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How often to breastfeed:frequency and duration

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Breastfeeding on demand VS scheduled feeding

Every baby is different. Do not be disappointed if someone tells you that her newborn needs to be breastfed less often than yours. You should breastfeed on demand, as recommended by experts and authorities in the field including the World Health Organization (WHO).

Although it is good to set a routine for bed time and bath time, it is not the case for feeding.

Researches have shown that scheduled feedings are linked with poorer academic outcome in the later years. Researchers tracking more than 10,000 children from infancy have found that babies fed on a schedule at 4 weeks of age had lower cognitive and academic scores in the later years.

Another reason why WHO denounces scheduled feeding as harmful and ineffective is that there are a few growth spurts in the first year in which your baby will put on more weight and height than usual. This means your baby will need more breast milk intake to support the growth spurt.

Common times for growth spurts are during the first few days at home and around 7-10 days, 2-3 weeks, 4-6 weeks, 3 months, 4 months, 6 months and 9 months

Breastfeeding on demand means feeding your baby whenever she is hungry. Of course, babies will not be able to tell you that she is hungry. As a parent, you need to look for hunger cues which include the followings:

  1.        Root for a breast.
  2.        Hand-sucking or hand to mouth movement
  3.        Increased alertness or restlessness

 

Duration of a breastfeeding session

Newborns differ a lot in their sucking strengths, and this affects how rapidly they can empty a breast. As a result, some babies require a longer feeding duration than others. This is especially true for the lower birth weight babies and the premature babies—both of whom may lack the strength to suck effectively.

As a general guideline, each breastfeeding session should last from 10 minutes to 45 minutes

There is no specific duration your baby should spend on each breast. You will be able to tell that she has had enough breast milk when she removes herself or stops sucking for longer than a few minutes

By allowing your baby to determine the end of the feeding session, she is able to obtain higher fat, creamier breast milk that usually comes near the end of the feeding session. If you remove the baby after a specific amount of time you may hinder his ability to get enough of milk that has high energy content.

 

Frequency of breastfeeding in the first week

You should practice breastfeeding on demand which means that you may need to nurse your baby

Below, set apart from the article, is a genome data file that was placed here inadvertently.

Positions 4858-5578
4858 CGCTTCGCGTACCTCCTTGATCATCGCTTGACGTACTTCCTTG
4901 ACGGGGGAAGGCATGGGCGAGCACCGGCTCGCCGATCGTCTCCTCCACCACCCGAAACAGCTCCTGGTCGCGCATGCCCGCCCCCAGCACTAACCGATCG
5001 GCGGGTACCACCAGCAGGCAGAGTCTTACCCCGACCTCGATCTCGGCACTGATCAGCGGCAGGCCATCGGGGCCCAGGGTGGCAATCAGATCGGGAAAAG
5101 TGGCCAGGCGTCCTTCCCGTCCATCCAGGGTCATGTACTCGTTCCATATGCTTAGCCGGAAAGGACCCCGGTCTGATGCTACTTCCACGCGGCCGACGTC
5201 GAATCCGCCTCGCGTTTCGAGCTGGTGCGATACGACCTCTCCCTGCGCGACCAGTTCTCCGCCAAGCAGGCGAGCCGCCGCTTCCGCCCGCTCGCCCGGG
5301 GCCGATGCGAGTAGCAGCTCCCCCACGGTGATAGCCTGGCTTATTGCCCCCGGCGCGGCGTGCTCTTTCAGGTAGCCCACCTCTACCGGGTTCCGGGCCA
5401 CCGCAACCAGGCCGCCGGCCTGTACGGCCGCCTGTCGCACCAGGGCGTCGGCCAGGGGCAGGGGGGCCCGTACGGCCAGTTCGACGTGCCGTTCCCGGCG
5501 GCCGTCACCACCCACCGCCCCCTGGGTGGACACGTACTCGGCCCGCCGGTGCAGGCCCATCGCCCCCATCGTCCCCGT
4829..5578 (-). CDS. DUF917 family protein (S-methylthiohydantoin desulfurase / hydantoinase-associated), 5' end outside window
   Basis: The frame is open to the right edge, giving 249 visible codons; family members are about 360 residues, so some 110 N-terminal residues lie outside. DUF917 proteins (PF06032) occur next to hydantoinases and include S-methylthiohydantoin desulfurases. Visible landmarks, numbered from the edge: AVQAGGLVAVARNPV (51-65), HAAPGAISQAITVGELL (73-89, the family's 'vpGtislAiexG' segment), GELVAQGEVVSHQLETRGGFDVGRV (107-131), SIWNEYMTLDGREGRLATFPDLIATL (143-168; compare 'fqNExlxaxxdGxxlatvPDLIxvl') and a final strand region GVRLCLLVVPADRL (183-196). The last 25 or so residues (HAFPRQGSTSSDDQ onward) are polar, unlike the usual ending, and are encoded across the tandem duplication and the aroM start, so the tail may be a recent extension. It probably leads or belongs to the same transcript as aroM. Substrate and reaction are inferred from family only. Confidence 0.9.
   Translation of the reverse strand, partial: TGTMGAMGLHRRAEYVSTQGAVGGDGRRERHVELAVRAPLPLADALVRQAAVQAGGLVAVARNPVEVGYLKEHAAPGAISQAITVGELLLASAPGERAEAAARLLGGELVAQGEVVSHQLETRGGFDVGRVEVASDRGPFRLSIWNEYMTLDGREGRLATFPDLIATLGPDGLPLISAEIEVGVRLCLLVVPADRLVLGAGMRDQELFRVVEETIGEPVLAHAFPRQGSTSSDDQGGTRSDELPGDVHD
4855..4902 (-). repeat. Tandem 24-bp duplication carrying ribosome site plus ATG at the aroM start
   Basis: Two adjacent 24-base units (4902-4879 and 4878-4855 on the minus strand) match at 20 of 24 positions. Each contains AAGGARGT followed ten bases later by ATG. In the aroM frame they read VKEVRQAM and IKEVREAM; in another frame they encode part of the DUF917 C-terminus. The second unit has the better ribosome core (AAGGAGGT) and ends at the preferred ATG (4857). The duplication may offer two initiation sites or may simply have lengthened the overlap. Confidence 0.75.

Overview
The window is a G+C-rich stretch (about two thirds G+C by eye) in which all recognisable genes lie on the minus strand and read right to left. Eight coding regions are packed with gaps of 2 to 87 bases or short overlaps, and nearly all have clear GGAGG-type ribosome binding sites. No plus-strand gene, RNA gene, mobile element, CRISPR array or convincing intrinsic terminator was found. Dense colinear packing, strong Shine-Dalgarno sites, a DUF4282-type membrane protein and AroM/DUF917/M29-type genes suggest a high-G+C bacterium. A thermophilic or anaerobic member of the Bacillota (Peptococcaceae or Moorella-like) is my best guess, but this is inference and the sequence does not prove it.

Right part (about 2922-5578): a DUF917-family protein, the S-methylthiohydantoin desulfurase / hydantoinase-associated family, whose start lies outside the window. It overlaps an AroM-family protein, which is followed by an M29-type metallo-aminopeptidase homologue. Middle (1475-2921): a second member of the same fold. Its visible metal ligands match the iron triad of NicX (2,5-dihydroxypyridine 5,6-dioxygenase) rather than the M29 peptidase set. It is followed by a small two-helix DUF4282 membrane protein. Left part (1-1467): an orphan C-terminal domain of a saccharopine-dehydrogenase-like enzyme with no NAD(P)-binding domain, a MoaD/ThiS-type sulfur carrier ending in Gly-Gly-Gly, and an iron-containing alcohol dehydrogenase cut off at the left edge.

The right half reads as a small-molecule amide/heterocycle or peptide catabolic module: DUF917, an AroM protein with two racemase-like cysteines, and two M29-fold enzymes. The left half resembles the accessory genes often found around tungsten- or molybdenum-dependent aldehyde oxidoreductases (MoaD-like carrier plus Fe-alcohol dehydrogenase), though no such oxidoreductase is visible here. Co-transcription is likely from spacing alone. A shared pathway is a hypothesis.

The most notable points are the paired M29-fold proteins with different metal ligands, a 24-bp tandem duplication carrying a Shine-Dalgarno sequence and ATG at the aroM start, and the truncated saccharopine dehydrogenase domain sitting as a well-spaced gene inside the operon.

8 to 12 times in a day. Feeding sessions are not equally spaced.  

Is my baby getting enough milk in the first week?

(a) Weight gain: It is normal for the newborn to lose about 7% of weight in the first three days. From day 4 onwards, your baby should gain 20 to 35 grams per day.  

(b) Wet diaper: at least one in the first day. At least two in the second day.  3 to 6 wet diapers in day 3 to day 7.

(c) Soiled diaper: at least one in the first two days. At least 3 diapers will be needed from day 3 to day 7.  

 

Frequency of breastfeeding in the second week to 2 months

You should practice breastfeeding on demand which means that you may need to nurse your baby

8 to 12 times in a day. Feeding is not spaced evenly

Is my baby getting enough milk?

(a) Weight gain: your baby should gain about 170g per week.

(b) Wet diaper: at least 6 wet diapers in a day

(c) Soiled diaper:  about 3 dirty diapers per day. For some babies, they stool much less often like once in every 7 days.

 

Frequency of breastfeeding in 2 months to 6 months

You should practice breastfeeding on demand which means that you may need to nurse your baby

6 or more times in a day. Feeding is not spaced evenly

Is baby getting enough milk?

(a) Weight gain: your baby should gain about 120g to 160g per week.

(b) Wet diaper: about 6 wet diaper per day.

(c) Soiled diaper: about 3 dirty diapers in a day. For some babies, they pass stool much less often like once in every 7 days.

 

Frequency of breastfeeding in 6 months to 12 months

You should practice breastfeeding on demand which means that you may need to nurse your baby

3 to 5 times in a day. Feeding is not spaced evenly

Is the baby getting enough milk?

(a) Weight gain: your baby should gain about 60g to 110g per week.

(b) Wet diaper: 5 to 6 wet diapers a day

(c) Soiled diaper: about 1 dirty diaper per day. For some babies, they pass stool much less often like once in every 7 days and it is still normal.

 

Summary of Breastfeeding Frequency and Duration

As said before, every baby is different, the table below is just a rough guide for mothers who are nursing the babies.

Age

Breastfeeding frequency

Weight gain

Wet diaper

Soiled diaper

First week

8 to 12 times

Lose 7% of weight in first 3 days and gain 20 to 35 grams every day thereafter.

At least in first day, two in second day and 3 to 6 from day 3 to day 7.

At least 1 in first two days and at least 3 from day 3 to day 7.

Second week to 2 months

8 to 12 times

170 grams per week

About 6 wet diapers a day

3 to 4 dirty diapers. However, some babies may pass stool much less often like once in every 7 days.

2 to 6 months

6 or more times

120 to 160 grams per week

About 6 wet diapers a day

About 3 dirty diapers a day. However, some babies may pass stool much less often like once in every 7 days.

6 to 12 months

3 to 5 times

60 to 110 grams per week

5 to 6 wet diapers a day

About 1 dirty diaper per day. However, some babies may pass stool much less often like once in every 7 days. 

 



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